Let us continue our exploration of basic calculus and its application. As you will discover, the invention of calculus is a triumph of the human intellect, it is a fountain head of many ideas in pure mathematics as well as mine of applications to sciences and engineering and even economics and humanities!

**Hanging cables**

Imagine a cable, like a telephone line or TV cable, strung from one support to another and hanging freely. The cable’s weight per unit length is w and horizontal tension at its lowest part is a vector of length H. If we choose a coordinate system for the plane of the cable in which the x-axis is horizontal, the force of gravity is straight down, the positive y-axis points straight up, and the lowest point of the cable lies at the point on the y-axis. (Fig 1), then it can be shown that the cable lies along the graph of the hyperbolic cosine

.

Such a curve is sometimes called a **chain curve or a catenary, **the latter deriving from the Latin *catena *meaning ‘chain’.

a) Let denote an arbitrary point on the cable. Fig 2 displays the tension at P as a vector of length (magnitude) T, as well as the tension at H at the lowest point A. Show that the cable’s slope at P is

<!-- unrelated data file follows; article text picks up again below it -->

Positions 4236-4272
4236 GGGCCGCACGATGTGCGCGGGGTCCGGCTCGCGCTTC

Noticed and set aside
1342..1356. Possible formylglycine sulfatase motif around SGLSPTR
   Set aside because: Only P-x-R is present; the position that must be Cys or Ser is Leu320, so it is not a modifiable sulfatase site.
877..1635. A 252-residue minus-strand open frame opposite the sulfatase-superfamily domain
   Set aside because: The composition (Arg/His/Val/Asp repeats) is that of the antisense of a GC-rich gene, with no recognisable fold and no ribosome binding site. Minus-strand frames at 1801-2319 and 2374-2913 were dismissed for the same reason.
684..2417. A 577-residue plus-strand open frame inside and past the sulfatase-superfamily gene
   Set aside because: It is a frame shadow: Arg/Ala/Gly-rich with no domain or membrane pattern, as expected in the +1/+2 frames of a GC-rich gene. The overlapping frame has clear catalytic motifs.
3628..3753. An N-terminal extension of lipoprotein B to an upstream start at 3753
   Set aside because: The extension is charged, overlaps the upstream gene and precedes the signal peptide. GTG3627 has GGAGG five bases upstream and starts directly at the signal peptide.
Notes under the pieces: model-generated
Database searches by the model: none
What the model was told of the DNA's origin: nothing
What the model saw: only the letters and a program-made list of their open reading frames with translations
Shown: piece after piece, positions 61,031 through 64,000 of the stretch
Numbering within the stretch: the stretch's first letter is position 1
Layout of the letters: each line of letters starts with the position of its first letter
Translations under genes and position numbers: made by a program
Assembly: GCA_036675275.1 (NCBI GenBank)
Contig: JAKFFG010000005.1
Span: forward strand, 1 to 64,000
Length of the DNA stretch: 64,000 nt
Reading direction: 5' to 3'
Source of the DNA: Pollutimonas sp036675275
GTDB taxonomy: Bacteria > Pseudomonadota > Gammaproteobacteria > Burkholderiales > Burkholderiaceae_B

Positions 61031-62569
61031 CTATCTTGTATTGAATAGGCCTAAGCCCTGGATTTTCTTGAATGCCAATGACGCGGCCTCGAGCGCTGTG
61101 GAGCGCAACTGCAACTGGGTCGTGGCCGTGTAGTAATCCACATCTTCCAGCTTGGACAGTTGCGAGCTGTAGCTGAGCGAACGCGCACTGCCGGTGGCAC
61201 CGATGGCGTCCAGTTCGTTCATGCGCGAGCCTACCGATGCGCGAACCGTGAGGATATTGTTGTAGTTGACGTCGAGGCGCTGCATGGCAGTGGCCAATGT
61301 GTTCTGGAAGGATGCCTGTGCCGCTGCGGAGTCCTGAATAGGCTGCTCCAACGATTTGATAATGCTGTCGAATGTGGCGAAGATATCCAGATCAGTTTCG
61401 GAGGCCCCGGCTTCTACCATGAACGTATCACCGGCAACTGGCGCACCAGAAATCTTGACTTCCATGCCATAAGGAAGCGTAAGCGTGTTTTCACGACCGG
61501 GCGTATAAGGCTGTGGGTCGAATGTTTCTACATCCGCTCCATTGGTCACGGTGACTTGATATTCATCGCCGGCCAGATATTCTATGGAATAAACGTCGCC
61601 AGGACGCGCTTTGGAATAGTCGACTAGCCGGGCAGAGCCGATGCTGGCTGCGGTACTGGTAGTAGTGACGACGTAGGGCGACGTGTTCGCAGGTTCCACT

b) Using the result from part (a) and the fact that the tension at P must equal H (the cable is not moving or swinging), show that . This means that the magnitude of the tension at is exactly equal to the weight of y units of cable.

2) (*Continuation of above problem). *The length of arc AP in Fig 2 is

where . Show that the coordinates of P may be expressed in terms of s as

and .

3) *The sag and horizontal tension in a cable. *The ends of a cable 32 feet long and weighing 2 pounds per foot are fastened at the same level in posts 30 feet apart.

i) Model the cable with the equation

for

Use information from problem 2 above to show that a satisfies the equation

ii) Estimate the horizontal tension in the cable at the cable’s lowest point.

I hope you enjoy a lot 🙂

More later…

Nalin Pithwa